Despite getting a 5 percent increase over last year’s state funding, the University of Illinois Springfield has announced a budget cut of up to 10 percent. The most immediate impact is the suspension of a program known as “desktop refresh,” which promises new computers to faculty and staff every four years.
Kristi Barnwell, a history professor and president of the union representing faculty, says this leaves her colleagues reliant upon equipment that no longer works.
“Some of them were supposed to be getting laptops so they could work from a variety of places. I have faculty who take their laptops to class, and their laptops won’t hold a charge for an hour and 15 minutes,” Barnwell says.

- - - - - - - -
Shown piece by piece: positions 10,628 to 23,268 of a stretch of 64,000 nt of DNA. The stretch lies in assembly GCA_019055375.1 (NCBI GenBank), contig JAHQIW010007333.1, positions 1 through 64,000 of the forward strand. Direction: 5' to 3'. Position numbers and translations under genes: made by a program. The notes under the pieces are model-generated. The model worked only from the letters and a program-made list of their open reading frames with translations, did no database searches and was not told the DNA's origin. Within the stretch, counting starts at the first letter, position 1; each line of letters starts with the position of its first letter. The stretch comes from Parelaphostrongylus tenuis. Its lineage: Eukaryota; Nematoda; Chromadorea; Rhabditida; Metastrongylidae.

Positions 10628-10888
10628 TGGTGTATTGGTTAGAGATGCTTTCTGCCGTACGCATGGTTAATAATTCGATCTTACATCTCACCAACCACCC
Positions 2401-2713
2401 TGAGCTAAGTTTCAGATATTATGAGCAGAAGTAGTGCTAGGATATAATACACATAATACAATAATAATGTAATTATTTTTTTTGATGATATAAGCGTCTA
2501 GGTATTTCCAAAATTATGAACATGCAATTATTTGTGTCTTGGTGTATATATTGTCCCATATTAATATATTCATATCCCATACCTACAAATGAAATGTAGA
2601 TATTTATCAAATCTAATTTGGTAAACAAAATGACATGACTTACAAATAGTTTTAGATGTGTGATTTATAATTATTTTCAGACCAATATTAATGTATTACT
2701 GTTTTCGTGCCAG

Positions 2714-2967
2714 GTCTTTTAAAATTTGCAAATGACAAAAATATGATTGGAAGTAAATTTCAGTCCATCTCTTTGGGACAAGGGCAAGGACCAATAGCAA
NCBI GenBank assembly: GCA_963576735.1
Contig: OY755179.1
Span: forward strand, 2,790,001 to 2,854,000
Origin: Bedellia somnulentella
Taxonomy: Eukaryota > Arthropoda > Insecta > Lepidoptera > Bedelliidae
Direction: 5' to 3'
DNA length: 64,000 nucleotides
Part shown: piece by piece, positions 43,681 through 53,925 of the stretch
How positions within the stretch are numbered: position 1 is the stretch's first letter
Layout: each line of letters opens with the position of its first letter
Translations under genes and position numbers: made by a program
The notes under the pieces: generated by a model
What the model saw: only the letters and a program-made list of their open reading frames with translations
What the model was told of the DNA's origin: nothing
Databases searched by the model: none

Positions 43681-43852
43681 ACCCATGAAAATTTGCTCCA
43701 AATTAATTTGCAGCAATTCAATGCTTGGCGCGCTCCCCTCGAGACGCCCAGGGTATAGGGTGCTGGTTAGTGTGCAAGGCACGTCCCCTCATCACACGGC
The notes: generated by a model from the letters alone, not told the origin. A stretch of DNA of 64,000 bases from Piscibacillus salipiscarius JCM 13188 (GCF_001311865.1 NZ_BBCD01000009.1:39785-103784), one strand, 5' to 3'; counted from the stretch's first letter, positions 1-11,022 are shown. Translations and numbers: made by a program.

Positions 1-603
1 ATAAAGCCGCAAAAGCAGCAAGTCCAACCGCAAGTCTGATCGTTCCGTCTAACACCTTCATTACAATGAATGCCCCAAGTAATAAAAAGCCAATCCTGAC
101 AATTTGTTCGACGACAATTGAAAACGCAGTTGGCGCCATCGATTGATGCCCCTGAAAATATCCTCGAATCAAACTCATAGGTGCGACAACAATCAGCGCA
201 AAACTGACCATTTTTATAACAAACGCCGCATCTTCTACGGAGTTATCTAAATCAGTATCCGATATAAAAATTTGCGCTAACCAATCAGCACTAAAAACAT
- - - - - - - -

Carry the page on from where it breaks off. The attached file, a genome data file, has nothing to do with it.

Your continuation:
The two-year state budget impasse hit higher education institutions hard, and most campuses trimmed expenses wherever possible during those years. But that impasse was resolved in 2017. So when UIS introduced budget cuts last month, faculty were surprised.
“Ten percent doesn’t sound like much, but we’ve been operating on a shoestring budget for years,” Barnwell says. “What this really means is that brand new faculty, who’ve been promised computers when they come here, who have to teach online courses, don’t have computers.”
Derek Schnapp, spokesman for UIS administration, said in an email that the increase in state funding will be used for merit raises, and that the school’s Information Technology Services department can handle any computer problems.
Meanwhile, the faculty union has issued a demand to bargain.